Undernews is the online report of the Progressive Review, edited by Sam Smith, who covered Washington during all or part of one quarter of America's presidencies and edited alternative journals since 1964. The Review has been on the web since 1995. See main page for full contents

August 10, 2009


Terry Teachout, Wall Street Journal - The bad news came from the National Endowment for the Arts' latest Survey of ­Public Participation in the Arts, the fourth to be conducted by the NEA (in participation with the U.S. Census Bureau) since 1982. These are the findings that made jazz musicians sit up and take notice:

- In 2002, the year of the last survey, 10.8% of adult Americans attended at least one jazz performance. In 2008, that figure fell to 7.8%.

- Not only is the audience for jazz shrinking, but it's growing older-fast. The median age of adults in America who attended a live jazz performance in 2008 was 46. In 1982 it was 29.

- Older people are also much less likely to attend jazz performances today than they were a few years ago. The percentage of Americans between the ages of 45 and 54 who attended a live jazz performance in 2008 was 9.8%. In 2002, it was 13.9%. That's a 30% drop in attendance.

- Even among ­college-educated adults, the audience for live jazz has shrunk significantly, to 14.9% in 2008 from 19.4% in 1982.

These numbers indicate that the audience for jazz in America is both aging and shrinking at an alarming rate. What I find no less revealing, though, is that the median age of the jazz audience is now comparable to the ages for attendees of live performances of classical music (49 in 2008 vs. 40 in 1982), opera (48 in 2008 vs. 43 in 1982), nonmusical plays (47 in 2008 vs. 39 in 1982) and ballet (46 in 2008 vs. 37 in 1982). In 1982, by contrast, jazz fans were much younger than their high-culture counterparts.

I suspect it means, among other things, that the average American now sees jazz as a form of high art. Nor should this come as a surprise to anyone, since most of the jazz musicians that I know feel pretty much the same way. They regard themselves as artists, not entertainers, masters of a musical language that is comparable in seriousness to classical music. . .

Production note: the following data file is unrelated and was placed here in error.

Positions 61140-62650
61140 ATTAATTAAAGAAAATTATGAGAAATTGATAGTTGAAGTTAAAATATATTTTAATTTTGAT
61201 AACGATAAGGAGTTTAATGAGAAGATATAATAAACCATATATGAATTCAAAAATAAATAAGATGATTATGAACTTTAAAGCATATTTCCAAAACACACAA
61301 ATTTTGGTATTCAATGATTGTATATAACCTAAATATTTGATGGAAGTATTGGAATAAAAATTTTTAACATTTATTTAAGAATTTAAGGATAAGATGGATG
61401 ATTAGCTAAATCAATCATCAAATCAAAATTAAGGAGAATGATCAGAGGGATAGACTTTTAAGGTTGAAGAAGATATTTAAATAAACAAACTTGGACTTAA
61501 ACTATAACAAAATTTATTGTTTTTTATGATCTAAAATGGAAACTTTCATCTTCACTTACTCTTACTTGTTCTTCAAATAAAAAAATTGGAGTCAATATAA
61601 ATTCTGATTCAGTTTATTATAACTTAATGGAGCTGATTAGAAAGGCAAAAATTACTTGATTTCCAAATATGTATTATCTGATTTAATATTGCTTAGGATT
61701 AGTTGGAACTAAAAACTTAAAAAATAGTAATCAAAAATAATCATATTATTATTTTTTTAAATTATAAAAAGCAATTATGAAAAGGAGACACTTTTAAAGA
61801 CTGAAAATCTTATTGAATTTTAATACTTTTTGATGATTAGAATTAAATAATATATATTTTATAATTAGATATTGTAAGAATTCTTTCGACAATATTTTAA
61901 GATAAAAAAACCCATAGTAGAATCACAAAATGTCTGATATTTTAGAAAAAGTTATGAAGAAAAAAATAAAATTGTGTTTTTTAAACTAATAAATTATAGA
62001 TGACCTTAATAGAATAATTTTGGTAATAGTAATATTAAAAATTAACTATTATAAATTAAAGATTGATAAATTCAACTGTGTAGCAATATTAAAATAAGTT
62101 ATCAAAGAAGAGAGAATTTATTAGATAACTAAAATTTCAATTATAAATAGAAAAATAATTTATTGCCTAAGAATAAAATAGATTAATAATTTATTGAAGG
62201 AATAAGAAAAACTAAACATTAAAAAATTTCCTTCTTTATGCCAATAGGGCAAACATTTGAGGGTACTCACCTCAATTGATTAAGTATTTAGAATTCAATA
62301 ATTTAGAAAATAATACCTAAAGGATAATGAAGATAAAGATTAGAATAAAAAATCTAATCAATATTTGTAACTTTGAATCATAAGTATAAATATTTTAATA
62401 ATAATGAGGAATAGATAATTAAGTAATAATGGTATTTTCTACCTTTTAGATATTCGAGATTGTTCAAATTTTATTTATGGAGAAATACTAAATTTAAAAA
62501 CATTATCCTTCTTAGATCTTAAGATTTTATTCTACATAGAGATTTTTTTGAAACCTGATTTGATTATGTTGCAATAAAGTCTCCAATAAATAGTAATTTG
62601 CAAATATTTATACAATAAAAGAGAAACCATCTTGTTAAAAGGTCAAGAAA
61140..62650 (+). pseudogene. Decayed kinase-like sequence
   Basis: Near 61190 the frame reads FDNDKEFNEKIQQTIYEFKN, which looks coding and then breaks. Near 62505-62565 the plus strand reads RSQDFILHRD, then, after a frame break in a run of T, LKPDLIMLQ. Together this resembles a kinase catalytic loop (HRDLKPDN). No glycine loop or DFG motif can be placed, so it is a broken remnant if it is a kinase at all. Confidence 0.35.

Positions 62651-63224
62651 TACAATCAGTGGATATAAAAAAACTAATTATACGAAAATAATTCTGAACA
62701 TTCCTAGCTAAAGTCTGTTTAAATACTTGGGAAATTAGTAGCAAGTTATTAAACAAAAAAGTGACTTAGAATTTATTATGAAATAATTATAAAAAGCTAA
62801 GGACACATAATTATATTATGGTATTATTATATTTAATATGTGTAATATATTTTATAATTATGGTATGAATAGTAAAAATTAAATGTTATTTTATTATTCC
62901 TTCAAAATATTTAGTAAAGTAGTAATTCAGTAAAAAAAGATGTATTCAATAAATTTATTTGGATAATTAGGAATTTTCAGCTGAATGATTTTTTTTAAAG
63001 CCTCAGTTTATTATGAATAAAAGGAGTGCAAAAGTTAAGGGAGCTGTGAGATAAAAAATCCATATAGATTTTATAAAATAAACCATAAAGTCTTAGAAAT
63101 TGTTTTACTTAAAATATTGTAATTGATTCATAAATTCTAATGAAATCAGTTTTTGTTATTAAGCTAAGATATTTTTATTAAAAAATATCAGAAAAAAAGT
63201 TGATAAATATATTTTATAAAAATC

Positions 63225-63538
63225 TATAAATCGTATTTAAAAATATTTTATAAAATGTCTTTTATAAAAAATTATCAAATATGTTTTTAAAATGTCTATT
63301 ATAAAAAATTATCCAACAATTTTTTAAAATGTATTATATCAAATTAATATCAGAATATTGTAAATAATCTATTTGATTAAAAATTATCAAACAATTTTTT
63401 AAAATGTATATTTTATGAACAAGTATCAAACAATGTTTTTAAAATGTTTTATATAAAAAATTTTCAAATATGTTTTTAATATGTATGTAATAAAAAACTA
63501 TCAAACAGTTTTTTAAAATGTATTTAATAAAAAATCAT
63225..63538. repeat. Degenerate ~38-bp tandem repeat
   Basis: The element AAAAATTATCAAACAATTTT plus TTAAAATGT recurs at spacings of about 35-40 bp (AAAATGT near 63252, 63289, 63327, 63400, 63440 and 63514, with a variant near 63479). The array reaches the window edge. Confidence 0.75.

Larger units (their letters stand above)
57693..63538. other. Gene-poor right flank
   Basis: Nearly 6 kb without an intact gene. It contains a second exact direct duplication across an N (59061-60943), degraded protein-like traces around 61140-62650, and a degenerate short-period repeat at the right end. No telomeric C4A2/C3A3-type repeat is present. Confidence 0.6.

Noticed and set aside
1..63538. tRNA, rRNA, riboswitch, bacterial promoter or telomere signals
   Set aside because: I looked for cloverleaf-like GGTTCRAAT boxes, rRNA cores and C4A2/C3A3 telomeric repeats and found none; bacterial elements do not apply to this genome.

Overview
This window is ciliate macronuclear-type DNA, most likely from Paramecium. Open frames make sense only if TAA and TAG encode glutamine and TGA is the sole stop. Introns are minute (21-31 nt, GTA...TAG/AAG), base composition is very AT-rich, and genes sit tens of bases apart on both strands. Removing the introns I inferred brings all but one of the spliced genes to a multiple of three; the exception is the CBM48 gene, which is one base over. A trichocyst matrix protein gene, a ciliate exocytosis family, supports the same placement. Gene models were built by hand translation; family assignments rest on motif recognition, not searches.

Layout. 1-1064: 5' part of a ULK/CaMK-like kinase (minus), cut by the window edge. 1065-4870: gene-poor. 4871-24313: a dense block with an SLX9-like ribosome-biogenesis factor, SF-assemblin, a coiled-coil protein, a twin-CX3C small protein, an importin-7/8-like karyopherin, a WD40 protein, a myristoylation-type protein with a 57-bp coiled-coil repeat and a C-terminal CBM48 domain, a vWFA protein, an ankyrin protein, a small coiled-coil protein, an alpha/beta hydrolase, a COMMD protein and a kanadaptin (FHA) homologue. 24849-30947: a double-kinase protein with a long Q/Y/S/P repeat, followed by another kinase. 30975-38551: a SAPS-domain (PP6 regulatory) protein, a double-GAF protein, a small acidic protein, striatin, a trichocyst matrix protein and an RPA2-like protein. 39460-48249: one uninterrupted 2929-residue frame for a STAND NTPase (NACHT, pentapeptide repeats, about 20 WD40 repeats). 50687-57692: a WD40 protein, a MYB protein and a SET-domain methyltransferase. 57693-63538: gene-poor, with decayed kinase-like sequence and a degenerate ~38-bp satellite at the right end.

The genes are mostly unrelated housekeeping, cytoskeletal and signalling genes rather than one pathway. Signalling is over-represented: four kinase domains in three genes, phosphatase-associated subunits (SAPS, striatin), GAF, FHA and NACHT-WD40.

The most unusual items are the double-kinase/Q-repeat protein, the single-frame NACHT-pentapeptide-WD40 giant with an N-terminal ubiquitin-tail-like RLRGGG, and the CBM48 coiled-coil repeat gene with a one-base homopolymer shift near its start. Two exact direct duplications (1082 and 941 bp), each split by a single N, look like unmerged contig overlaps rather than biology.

Jazz has changed greatly since the '30s, when Louis Armstrong, one of the ­supreme musical geniuses of the 20th century, was also a pop star, a gravel-voiced crooner who made movies with Bing Crosby and Mae West and whose records sold by the truckload to fans who knew nothing about jazz except that Satchmo played and sang it. As late as the early '50s, jazz was still for the most part a genuinely popular music, a utilitarian, song-based idiom to which ordinary people could dance if they felt like it. But by the '60s, it had evolved into a challenging concert music whose complexities repelled many of the same youngsters who were falling hard for rock and soul. . .


Anonymous Philip Shropshire said...

I really think that jazz stations, led by the jazz fascist duo of Wynton Marsalis and Stanley Crouch, play a really boring playlist that won't bring in younger listeners. I really think your playlist would have to include acid jazz, jazz rock and high class pop writers like Traffic and Steely Dan.

This is more than just a theory to me. You can use tech out of Hungary to create your own online television channel. I've created one called the Acid Jazz Channel. It's at the top of my website:


What's more, you can buy a 34 dollar adapter and watch what's on your monitor and place it on your 27 inch television. Right now I'm watching Keith Jarrett, Paul Motian and a very youthful Charlie Haden play. Wayyyy better than MTV. And after that song ends Gil Scott Heron, Pj Harvey and Lush...This is why I gave up my cable channels...

Philip Shropshire

PS: Once you turn on the channel there's an embed code on the lower right hand corner of the screen. Feel free to embed it here for a post. I'm curious as to what your readers might think...

August 10, 2009 4:00 AM  
Anonymous jazz said...

I love jazz music and i'm only 18. i don't think it's ever gonna get old or be forgotten, it's a very important part of american culture.

August 20, 2009 4:44 PM  

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